Pearl Jam are B’Sides Themselves after seeing a Demon with Big Ones!

Round 2 – Group 18:

1.) Big Ones:  Aerosmith
2.) Demon Days:  Gorillaz
3.) B’Sides Themselves:  Marillion
4.) Vitalogy:  Pearl Jam

Onto Group 18 which, in the end I struggled to get through because while all four albums are musically sound and well-crafted, I think this was a group of mid-tier efforts lacking a truly sparkling great album. I don’t dislike any of these efforts but it is probably the weakest of round two groups thus far.

Not that Vital

Vitalogy, Pearl Jam’s third studio effort, released in 1994 is a bit all over the place. Part ballads, part grunge rock and a big dose of experimentation. Musically accomplished, sonically solid, yet considering Pearl Jam were one of the biggest selling grunge
bands of all time, some of this material is actually rather sedate and calming and not at all grunge-like. Try listening to Immortality and Tremor Christ to see what I mean. I’ve nothing against that btw, I just find it interesting how perception and reality are so often divided.

I do dig the more guitar heavy track Not For You with its angsty repeat of ‘this is not for you’ line and of course Betterman is a nice track, rather introspective. Whipping and Spin The Black Circle are by no means bad, just a little less melodic whereas Bugs is borderline unlistenable and the album could really do without the final track Sexymophandlemama. A competent record but a bit of a mixed bag.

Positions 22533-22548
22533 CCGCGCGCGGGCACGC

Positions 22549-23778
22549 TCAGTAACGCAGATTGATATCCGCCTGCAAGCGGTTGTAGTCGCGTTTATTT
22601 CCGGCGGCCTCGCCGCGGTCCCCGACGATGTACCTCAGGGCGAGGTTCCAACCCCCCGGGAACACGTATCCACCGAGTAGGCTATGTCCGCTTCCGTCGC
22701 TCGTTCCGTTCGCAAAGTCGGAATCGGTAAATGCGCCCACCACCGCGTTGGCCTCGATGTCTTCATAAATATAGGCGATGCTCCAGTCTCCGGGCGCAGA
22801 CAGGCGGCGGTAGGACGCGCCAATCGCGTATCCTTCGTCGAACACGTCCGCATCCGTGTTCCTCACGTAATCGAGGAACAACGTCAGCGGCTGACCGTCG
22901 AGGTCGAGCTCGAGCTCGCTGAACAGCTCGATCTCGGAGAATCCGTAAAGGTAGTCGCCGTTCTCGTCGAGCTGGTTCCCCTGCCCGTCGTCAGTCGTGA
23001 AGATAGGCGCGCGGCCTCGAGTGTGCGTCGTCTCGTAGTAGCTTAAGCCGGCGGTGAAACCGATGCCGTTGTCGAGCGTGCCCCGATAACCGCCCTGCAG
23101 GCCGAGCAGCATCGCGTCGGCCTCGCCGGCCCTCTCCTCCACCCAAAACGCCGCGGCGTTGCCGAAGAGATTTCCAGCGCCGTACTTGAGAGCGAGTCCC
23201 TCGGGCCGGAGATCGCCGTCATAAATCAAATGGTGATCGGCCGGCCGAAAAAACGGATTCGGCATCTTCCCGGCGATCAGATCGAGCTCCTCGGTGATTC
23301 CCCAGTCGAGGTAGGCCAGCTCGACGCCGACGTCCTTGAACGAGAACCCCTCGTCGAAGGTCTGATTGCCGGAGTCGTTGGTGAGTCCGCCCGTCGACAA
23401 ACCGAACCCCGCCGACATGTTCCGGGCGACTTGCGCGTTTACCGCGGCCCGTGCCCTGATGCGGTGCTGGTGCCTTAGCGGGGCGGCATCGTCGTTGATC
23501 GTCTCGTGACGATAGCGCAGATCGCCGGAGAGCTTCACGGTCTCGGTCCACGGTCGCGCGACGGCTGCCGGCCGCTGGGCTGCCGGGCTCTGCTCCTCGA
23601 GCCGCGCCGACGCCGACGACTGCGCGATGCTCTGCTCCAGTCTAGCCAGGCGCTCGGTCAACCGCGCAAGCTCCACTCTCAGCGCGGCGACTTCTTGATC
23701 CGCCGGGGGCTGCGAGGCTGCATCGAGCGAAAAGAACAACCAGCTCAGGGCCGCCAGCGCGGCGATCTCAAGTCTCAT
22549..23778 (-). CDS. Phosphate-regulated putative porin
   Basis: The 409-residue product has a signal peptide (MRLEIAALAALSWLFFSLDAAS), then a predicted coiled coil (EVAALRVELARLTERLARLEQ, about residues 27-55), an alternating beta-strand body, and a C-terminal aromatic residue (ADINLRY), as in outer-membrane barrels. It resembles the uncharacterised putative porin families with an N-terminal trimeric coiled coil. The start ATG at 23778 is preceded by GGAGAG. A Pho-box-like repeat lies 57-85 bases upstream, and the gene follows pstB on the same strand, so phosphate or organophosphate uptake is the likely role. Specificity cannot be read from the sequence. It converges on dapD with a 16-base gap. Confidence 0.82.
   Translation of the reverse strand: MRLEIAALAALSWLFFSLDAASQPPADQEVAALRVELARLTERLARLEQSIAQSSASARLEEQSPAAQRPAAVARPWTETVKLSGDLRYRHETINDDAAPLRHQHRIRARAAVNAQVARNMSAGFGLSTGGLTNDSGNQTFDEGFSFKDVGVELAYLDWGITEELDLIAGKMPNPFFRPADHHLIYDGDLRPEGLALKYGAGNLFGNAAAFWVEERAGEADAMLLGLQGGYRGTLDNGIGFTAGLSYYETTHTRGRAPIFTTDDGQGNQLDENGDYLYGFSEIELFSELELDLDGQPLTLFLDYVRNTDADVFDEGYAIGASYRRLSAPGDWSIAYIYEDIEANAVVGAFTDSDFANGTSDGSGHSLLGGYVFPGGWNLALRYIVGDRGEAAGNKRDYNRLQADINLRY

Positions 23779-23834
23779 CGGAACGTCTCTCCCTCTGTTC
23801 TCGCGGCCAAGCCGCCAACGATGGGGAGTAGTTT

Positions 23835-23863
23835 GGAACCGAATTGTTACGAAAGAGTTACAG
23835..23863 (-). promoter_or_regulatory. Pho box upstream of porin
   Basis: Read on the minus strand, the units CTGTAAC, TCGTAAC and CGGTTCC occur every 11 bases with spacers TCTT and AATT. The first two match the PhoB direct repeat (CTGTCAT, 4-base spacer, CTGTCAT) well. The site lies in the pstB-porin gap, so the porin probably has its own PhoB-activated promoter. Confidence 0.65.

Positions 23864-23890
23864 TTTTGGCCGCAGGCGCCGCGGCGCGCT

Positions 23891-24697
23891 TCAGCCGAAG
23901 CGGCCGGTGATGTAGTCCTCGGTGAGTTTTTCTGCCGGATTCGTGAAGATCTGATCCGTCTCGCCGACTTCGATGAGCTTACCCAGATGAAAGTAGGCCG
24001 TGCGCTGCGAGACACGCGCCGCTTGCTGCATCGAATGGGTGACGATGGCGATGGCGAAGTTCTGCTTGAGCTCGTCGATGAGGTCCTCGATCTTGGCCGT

All The Best Freaks Are From The 80’s

B-Sides themselves is Fish-era Marillion’s final ever record. A collection of Marillion B-Sides from the era of Vinyl. A term now anachronistic to today’s Millennial streamers.
I wonder if they knew this was to be Fish’s farewell when choosing the live version of Margerat as the final track? The irony of Fish declaring ‘we will definitely return’ as the final parting statement of this final Fish-led album. Obviously Marillion did return, minus Fish of course and went on to success with new vocalist Steve Hogarth.

Market Square Heroes

This compliation demonstrates how brilliant Marillion were in that glory 80’s period with some admirable efforts on here that never made it to a finished album.
Let’s talk about Grendel first. A hard-core fan favourite, this 17 minute Gruffalo tribute track must have been a hard sell back in the day of vinyl. Does this song even fit on one side of a record? I can see the appeal of this track, those 17 minutes race by thanks to some inventive song structuring which flows several different pieces into a whole. Rothery’s guitar, as always is the key. The dreamlike soaring solo and the calming slow single string riffs that are his trademark, glue the constituent pieces together into an epic musical journey, making it eminently listenable.

Early tracks Market Square Heroes and Charting The Single are more pop-oriented, with the latter demonstrating Fish’s clever lyrical abilities. Tux On is probably my favourite song here, a building, well-polished rock ballad. Elsewhere Lady Nina, Cinderalla Search and Freaks are all half-decent songs, yet never reaching the heights of more famous Marillion fare like Kayleigh and Sugar Mice. A solid if unspectacular effort that betters Vitalogy but is clearly inferior to both Big Ones and Demon Days.

It’s Dare